This Way Up for Saturday 20 June 2015
Thursday June 18th 2015 marked the 200th anniversary of The Battle of Waterloo, a pivotal moment in the Napoleonic Wars and in military history.
The battle also left its mark on modern New Zealand; in our place and street names like Pitt, Picton, Crawford, Wellesley, and Salamanca (as well as Waterloo itself of course).
To mark the bicentennial, 40 wargamers gathered in Wellington (where else?!) to refight the battle, and potentially rewrite the course of history.
Dr Chris Smith on why kangaroos are left handed and how replaying positive images and thinking positive thoughts could help reverse the symptoms of depression.
Also New York's mayor is planning to force restaurant chains to put a salt warning next to any dish containing more than a teaspoon of salt.
The proposed move continues a tradition of City Hall trying to regulate food and drink in the city. Mr de Blasio's predecessor, Michael Bloomberg, banned trans fats from city restaurants, and also introduced calorie counters on menus.
Technology news and Peter Griffin examines internet speeds, the latest from the E3 gaming conference in Los Angeles, and a 111 app.
Photo: Steve Jurvetson (CC BY 2.0)
China is using more robots and fewer human workers to make our consumer goods.
About one quarter of the world's industrial robots are now in China, and by 2017 the International Federation of Robotics forecasts that China will have more working robots than any other country.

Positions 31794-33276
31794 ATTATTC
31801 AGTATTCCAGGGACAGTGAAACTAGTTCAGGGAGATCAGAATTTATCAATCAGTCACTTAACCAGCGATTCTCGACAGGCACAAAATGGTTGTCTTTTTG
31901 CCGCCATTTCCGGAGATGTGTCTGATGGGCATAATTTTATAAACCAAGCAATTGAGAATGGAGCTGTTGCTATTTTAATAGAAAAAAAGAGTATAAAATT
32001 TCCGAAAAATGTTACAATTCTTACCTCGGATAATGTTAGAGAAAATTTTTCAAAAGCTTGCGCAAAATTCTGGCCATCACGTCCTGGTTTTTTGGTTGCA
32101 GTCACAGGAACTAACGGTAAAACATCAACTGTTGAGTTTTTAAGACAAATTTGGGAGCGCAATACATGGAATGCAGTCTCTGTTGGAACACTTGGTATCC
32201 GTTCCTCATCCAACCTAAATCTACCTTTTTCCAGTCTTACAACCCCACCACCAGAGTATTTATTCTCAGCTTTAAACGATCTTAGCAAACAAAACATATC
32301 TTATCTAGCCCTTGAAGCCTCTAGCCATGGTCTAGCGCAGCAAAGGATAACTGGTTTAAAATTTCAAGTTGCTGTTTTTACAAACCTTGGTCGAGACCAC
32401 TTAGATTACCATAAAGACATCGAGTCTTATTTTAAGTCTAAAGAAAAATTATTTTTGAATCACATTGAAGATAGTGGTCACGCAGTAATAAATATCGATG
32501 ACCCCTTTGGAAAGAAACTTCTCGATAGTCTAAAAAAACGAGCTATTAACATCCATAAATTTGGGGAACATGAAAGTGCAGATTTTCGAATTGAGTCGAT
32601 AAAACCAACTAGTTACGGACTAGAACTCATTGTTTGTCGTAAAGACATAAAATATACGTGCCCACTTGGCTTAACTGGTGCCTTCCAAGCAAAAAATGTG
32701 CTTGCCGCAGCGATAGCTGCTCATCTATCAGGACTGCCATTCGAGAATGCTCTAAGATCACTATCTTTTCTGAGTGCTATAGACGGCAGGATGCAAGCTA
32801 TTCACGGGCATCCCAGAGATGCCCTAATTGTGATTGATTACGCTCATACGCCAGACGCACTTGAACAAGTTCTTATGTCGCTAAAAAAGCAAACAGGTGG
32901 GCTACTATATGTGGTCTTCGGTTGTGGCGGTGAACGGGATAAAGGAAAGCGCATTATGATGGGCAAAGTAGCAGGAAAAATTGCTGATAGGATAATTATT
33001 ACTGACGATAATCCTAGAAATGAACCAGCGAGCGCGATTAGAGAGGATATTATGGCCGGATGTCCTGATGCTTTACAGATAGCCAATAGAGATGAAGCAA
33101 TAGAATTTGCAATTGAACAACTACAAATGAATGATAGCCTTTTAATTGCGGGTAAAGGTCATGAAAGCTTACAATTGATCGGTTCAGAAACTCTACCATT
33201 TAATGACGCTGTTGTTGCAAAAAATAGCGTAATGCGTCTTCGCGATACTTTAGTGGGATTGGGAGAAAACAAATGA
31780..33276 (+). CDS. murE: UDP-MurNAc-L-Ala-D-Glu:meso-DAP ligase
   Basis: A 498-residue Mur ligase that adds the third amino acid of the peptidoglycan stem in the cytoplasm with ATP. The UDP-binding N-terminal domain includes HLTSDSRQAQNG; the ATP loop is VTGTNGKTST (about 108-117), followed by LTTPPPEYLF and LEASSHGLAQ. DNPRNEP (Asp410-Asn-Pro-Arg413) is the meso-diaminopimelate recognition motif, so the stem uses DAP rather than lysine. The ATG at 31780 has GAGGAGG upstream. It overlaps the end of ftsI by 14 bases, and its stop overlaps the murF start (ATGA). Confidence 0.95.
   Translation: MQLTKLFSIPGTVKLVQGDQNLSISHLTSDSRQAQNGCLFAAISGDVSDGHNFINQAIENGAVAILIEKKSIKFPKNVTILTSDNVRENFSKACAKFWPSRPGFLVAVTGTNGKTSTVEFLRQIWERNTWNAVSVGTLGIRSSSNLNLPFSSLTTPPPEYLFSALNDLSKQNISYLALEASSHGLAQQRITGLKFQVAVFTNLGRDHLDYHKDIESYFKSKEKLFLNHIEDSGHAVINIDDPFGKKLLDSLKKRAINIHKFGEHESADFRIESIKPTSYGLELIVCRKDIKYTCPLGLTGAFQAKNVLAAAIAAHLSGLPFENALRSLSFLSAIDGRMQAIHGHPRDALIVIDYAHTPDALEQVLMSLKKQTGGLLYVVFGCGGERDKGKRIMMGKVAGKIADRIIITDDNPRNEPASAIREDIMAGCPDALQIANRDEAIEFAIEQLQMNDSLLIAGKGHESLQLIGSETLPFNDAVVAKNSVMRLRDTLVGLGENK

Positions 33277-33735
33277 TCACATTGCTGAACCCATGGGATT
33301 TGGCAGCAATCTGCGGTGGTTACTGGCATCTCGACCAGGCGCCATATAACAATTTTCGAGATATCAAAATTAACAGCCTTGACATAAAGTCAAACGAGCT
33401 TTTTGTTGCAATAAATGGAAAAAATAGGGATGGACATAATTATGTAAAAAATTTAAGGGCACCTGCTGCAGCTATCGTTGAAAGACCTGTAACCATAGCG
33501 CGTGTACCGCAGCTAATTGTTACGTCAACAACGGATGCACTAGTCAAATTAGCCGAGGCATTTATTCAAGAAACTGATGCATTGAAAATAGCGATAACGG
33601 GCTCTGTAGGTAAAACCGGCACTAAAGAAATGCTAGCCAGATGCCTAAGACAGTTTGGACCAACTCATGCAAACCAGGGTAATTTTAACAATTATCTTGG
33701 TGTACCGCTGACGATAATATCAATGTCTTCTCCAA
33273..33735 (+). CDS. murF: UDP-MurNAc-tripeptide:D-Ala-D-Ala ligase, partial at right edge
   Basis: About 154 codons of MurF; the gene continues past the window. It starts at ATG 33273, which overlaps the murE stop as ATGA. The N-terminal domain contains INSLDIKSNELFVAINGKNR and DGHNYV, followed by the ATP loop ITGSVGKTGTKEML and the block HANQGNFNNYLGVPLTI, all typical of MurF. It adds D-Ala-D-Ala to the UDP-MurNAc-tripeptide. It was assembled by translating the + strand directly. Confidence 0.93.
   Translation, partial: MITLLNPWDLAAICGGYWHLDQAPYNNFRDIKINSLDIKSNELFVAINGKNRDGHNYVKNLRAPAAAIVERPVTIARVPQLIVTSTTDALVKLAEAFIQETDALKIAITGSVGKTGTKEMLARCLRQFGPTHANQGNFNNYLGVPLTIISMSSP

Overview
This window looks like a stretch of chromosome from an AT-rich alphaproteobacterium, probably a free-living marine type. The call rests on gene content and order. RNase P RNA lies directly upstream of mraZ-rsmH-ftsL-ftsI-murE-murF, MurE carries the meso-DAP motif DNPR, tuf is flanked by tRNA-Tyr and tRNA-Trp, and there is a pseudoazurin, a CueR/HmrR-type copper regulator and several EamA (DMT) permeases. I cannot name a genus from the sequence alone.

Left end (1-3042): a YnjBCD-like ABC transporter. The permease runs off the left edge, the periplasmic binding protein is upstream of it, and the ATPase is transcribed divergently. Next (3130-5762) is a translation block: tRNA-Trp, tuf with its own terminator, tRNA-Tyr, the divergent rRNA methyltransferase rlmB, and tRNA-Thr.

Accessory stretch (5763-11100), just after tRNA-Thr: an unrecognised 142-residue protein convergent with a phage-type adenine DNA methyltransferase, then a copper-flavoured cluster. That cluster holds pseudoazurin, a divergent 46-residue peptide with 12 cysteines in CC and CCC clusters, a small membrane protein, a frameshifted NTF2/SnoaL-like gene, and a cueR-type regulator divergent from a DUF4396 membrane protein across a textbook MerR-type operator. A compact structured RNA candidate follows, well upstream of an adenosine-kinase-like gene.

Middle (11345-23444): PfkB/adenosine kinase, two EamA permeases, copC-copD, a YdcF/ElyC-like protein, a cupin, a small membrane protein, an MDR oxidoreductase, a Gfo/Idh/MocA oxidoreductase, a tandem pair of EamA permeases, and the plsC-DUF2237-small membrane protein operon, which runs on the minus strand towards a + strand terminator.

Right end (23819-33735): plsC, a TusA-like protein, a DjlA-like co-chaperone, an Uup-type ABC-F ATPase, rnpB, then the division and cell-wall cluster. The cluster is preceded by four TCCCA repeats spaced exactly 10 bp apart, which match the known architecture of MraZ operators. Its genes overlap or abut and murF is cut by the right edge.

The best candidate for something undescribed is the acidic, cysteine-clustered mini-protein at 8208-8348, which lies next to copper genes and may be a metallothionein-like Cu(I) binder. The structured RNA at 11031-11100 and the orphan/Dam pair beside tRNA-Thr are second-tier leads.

Martin Ford is the author of Rise of the Robots: Technology and the Threat of a Jobless Future (Basic Books). He's written an opinion piece in the New York Times highlighting some of the problems posed by China's increasing reliance on manufacturing robots.
The High Line in New York transformed a 2.3 km elevated section of railway in Western Manhattan into public park and green space. The High Line now attracts five million visitors a year, and is credited with cutting crime as well as beautifying the neighbourhood.
Now the quest for more green space amid Manhattan's concrete jungle could be headed underground. The Lowline is an ambitious plan to turn a disused trolley terminal into the world's first underground solar-powered park.
A state-of-the-art solar lighting system could be the template for using more subterranean spaces to relax, play, and even grow veggies. According to The Lowline's Robyn Shapiro there are another 13 acres of unused underground space in Manhattan alone.
The Lowline's just launched a Kickstarter campaign to build the Lowline Lab, a prototype public exhibition to see how subterranean recreation and food production could work in practice.